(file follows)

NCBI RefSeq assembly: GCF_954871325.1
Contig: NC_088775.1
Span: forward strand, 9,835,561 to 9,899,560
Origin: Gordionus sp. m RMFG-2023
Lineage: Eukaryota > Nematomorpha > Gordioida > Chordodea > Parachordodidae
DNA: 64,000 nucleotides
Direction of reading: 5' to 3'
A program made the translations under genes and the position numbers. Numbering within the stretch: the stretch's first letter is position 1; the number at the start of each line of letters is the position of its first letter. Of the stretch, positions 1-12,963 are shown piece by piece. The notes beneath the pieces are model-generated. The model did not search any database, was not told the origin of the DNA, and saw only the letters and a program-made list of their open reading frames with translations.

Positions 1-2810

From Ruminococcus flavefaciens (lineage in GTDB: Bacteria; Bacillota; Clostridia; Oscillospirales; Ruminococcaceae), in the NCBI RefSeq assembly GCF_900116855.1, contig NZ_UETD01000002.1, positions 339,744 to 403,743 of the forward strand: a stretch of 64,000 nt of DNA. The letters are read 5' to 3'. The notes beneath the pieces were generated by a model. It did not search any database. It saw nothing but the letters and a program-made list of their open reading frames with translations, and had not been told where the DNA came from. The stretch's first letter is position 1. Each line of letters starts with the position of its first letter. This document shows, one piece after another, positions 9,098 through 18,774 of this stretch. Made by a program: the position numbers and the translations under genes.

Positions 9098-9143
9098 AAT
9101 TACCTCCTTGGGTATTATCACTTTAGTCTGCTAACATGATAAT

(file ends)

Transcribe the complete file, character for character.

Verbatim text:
NCBI RefSeq assembly: GCF_954871325.1
Contig: NC_088775.1
Span: forward strand, 9,835,561 to 9,899,560
Origin: Gordionus sp. m RMFG-2023
Lineage: Eukaryota > Nematomorpha > Gordioida > Chordodea > Parachordodidae
DNA: 64,000 nucleotides
Direction of reading: 5' to 3'
A program made the translations under genes and the position numbers. Numbering within the stretch: the stretch's first letter is position 1; the number at the start of each line of letters is the position of its first letter. Of the stretch, positions 1-12,963 are shown piece by piece. The notes beneath the pieces are model-generated. The model did not search any database, was not told the origin of the DNA, and saw only the letters and a program-made list of their open reading frames with translations.

Positions 1-2810

From Ruminococcus flavefaciens (lineage in GTDB: Bacteria; Bacillota; Clostridia; Oscillospirales; Ruminococcaceae), in the NCBI RefSeq assembly GCF_900116855.1, contig NZ_UETD01000002.1, positions 339,744 to 403,743 of the forward strand: a stretch of 64,000 nt of DNA. The letters are read 5' to 3'. The notes beneath the pieces were generated by a model. It did not search any database. It saw nothing but the letters and a program-made list of their open reading frames with translations, and had not been told where the DNA came from. The stretch's first letter is position 1. Each line of letters starts with the position of its first letter. This document shows, one piece after another, positions 9,098 through 18,774 of this stretch. Made by a program: the position numbers and the translations under genes.

Positions 9098-9143
9098 AAT
9101 TACCTCCTTGGGTATTATCACTTTAGTCTGCTAACATGATAAT